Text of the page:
by David M. Carollo –
Ashes on the forehead, fasting and abstaining. Discomfort and deprivation. 40 days of difficulty. On a positive note, a chance to lose a few pounds. No, that’s still not right.
The season of Lent is a time of preparation. Sure, we are called to sacrifice in this time when we unite our lives with that of Christ who prepared to give all for us, but it should be a time of cleansing and joyful connection with the Lord. It should be a time when we strive to understand why He came amongst us. Jesus did not come to bring pain and suffering. On the contrary, He came to bring us a prescription for life that leads us to eternal happiness. Yes, there is sacrifice involved, but the payback is beyond our ability to understand. There is, however, a joy in being in sync with God. Following Him leads to a joyful connection and an understanding of Divine Will. It brings us closer to heaven, wherein Divine Will reigns supreme.
Our instant gratification society has discarded the idea of sacrifice. As a result, we find it hard to appreciate that there is a cost for everything worthwhile. ‘No pain, no gain’ is what our coaches told us. It is not possible to be ready for a game without practicing first. Christ prepared for 33 years to be ready for Good Friday. Asking us to be penitent for 40 days, particularly when we are the cause of His suffering, is not a lot to ask. Having traveled to Third World countries, I have come to understand how little we sacrifice in our middle class existence. We do not, however, need to be plunged into extreme poverty to understand sacrifice. A better acceptance of the difficulties that life places before us is the first step in moving toward Christ. The Fatima message calls us to this. Are you willing to accept the difficulties and sufferings that God will allow to come your way and to offer these for the salvation of sinners? Our Lady asked this of the children of Fatima. Their resounding ‘yes’ was a statement they wished to share in the Passion of Our Lord. It is simple acceptance and submission to the will of God that puts us on the path to union with Him.
Abstinence clears the head and allows us to better focus on what is important. Avoiding certain foods or drinks – even skipping a meal helps us to better emulate Christ who lived a temperate life. Worry not, I do not believe that anyone in this country ever died from eating less as an offering of reparation during Lent. Missing a TV show because of some extra time spent in prayer never caused serious withdrawal to the best of my knowledge.
Lent is also a time of repentance. When we sin, as we all have been guilty, we often feel remorse for our actions. We all have things in our lives that we wish we had not done and have failed to act when circumstances called for action – as Frank Sinatra said in the song “Regrets, I have a few.” Remorse is our conscience making a natural response to wrong actions. We are not necessarily repentant if we feel uneasy about past actions. Judas had remorse for betraying Our Lord. He apparently did not have repentance. King David and St. Peter felt remorse for their actions against God, but they brought it to the necessary step of repentance, true contrition for offending God and a true purpose of amendment. God forgives a contrite heart that truly wants to follow the right path. He told the woman caught in adultery, “Now go, and sin no more.”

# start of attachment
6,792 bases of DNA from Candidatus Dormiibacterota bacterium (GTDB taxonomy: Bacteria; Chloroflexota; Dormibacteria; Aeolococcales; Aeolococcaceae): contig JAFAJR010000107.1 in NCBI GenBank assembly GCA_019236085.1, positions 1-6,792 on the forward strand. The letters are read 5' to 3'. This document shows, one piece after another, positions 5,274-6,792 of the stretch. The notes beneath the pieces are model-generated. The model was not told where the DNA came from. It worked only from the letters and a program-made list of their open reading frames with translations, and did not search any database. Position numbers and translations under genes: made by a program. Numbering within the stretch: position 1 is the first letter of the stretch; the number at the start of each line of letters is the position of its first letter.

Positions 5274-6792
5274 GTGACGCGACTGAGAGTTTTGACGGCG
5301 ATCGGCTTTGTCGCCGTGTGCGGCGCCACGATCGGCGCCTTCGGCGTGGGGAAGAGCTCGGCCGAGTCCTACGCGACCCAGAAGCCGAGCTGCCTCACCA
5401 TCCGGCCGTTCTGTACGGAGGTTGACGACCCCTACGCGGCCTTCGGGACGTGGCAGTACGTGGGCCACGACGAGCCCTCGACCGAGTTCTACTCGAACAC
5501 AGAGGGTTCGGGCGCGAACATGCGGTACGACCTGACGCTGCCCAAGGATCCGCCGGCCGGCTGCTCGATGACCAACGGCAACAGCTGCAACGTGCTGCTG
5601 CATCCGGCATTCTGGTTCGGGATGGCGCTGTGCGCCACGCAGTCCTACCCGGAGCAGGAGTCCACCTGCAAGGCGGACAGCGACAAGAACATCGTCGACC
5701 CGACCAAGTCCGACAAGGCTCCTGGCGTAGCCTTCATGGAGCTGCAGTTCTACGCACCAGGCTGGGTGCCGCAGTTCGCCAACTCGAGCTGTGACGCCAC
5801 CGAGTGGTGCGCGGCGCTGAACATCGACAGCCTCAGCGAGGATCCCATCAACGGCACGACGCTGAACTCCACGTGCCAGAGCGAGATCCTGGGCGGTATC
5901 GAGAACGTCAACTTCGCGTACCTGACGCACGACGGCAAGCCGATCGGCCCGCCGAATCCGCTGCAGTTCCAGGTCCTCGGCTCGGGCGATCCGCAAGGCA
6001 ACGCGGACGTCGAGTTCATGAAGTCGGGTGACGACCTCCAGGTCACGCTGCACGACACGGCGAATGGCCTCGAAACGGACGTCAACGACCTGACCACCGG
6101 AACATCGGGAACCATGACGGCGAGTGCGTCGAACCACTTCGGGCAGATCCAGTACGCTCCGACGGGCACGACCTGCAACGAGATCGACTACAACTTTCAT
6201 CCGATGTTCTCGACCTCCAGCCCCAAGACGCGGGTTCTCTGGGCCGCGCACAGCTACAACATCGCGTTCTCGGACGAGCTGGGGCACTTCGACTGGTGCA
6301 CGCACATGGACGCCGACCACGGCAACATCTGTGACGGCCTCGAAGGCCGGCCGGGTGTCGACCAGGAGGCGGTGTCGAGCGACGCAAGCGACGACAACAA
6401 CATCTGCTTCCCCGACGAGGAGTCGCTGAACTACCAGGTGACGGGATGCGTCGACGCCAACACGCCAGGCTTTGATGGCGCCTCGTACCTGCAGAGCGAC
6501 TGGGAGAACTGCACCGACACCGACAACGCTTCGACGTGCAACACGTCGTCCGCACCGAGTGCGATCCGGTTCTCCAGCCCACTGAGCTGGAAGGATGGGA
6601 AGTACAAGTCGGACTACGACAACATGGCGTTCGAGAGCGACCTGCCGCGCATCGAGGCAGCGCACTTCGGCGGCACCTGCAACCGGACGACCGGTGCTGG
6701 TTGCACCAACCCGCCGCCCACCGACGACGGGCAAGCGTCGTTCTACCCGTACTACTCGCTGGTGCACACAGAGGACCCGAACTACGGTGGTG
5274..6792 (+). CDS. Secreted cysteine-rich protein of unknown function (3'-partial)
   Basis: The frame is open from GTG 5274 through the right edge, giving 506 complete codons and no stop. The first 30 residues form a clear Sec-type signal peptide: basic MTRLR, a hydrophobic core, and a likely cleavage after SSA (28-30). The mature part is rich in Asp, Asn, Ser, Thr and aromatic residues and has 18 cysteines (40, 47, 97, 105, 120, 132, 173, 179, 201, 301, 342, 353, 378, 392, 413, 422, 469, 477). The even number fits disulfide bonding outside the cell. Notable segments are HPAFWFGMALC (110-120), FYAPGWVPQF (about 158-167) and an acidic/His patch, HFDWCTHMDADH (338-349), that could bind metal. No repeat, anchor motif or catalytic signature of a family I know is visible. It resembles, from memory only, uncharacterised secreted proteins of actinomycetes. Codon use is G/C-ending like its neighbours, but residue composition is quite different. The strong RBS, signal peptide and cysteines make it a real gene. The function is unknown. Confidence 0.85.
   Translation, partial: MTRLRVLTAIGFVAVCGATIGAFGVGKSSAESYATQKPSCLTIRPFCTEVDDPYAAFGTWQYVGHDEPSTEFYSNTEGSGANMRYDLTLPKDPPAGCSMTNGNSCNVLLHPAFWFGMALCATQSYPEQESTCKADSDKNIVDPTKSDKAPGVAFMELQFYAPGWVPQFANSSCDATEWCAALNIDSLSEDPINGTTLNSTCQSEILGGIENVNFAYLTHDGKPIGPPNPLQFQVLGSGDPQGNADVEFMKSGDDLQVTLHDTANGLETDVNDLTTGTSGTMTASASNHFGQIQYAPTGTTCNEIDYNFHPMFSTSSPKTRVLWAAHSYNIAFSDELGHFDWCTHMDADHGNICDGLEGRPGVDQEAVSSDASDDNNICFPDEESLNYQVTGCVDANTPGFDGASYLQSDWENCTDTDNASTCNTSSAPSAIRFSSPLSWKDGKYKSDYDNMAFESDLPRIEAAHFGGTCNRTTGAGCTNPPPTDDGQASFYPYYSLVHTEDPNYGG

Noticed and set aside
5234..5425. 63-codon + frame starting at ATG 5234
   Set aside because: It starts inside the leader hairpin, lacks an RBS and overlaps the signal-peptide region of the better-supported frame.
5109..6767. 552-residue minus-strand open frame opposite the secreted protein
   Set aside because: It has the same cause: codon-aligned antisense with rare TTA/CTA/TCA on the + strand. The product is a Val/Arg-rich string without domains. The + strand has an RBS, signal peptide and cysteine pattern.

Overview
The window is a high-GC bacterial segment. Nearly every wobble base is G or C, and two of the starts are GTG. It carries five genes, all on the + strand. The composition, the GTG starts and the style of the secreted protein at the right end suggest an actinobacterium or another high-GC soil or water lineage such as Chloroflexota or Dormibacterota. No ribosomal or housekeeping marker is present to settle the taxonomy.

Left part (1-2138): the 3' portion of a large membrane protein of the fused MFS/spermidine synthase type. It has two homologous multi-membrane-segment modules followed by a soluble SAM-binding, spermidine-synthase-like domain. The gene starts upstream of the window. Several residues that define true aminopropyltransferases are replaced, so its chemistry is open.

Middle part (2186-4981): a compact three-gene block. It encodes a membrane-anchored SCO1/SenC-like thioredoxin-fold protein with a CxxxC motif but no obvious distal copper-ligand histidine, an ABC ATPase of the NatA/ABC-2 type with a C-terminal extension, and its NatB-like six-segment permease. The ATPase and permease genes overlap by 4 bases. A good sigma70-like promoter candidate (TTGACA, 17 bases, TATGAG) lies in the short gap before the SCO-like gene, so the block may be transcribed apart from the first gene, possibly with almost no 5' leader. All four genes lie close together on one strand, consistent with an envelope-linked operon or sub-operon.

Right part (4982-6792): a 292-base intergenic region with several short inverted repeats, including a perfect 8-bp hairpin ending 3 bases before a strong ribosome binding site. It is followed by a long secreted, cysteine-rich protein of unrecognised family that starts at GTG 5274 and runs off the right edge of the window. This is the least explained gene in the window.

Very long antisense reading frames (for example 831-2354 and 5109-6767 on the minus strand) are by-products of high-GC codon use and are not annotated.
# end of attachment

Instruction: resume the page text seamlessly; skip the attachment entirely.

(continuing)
We must strive to become more like Christ. To do so, spend time with Him. I hear people say how great it must have been to be in His actual presence. We are in His presence every time we receive Communion or spend time at Eucharistic adoration. Even a quick visit to a church is a connection on which to build our relationship. Those who heard Him preach and experienced His ministry had a life-changing experience. We need only take the cumulative teachings of those who followed the Faith for over 2,000 years to have the guidance needed to proceed on the path of holiness. The common denominator with all these saints is most certainly devotion to Our Lord in the Blessed Sacrament as well as to Our Lady.
We are promoting with extra zeal Eucharistic devotion during this time of the Revival called for by the USCCB. Our book Night of Love gives all the direction for vigils of reparation. Our many other publications are there to help you live what the Fatima message calls for – reparation for sin. Repentance and reparation are the foundations of closer union with God.
No, Lent is not a time of painful lamentation for one who is focused on following Our Lord. It is a time of union with the suffering Savior enroute to the glory of Easter. Oh Lord, I unite my difficulties in this season and wish to become holy. Pretty simple, don’t you agree?
Have a blessed Lent.
God bless you and Mary keep you in her Immaculate Heart.
David Carollo is the Executive Director of the World Apostolate of Fatima USA/National Blue Army Shrine. He wrote this for his Voice of Fatima column.
I love this. I think it’s great that you focused on the JOY of this penitential season of Lent. Thank you for this. I will surely promote this post.
Our pastor had a homily on this very topic at the Ash Wednesday Mass. The word Lent is taken from the Middle English word lente, which means spring. Spring is the season when nature is renewed and comes back to life. Lente or spring therefore resembles Lent. Our spiritual life is renewed through penance and reparation, and by the Resurrection of Christ and our Resurrection in Him, we come back to eternal life..
A good column which speaks of the love of God and the way the 3 seers of Fatima were involved in it and the way we could contribute our own part especially during this period of Lent.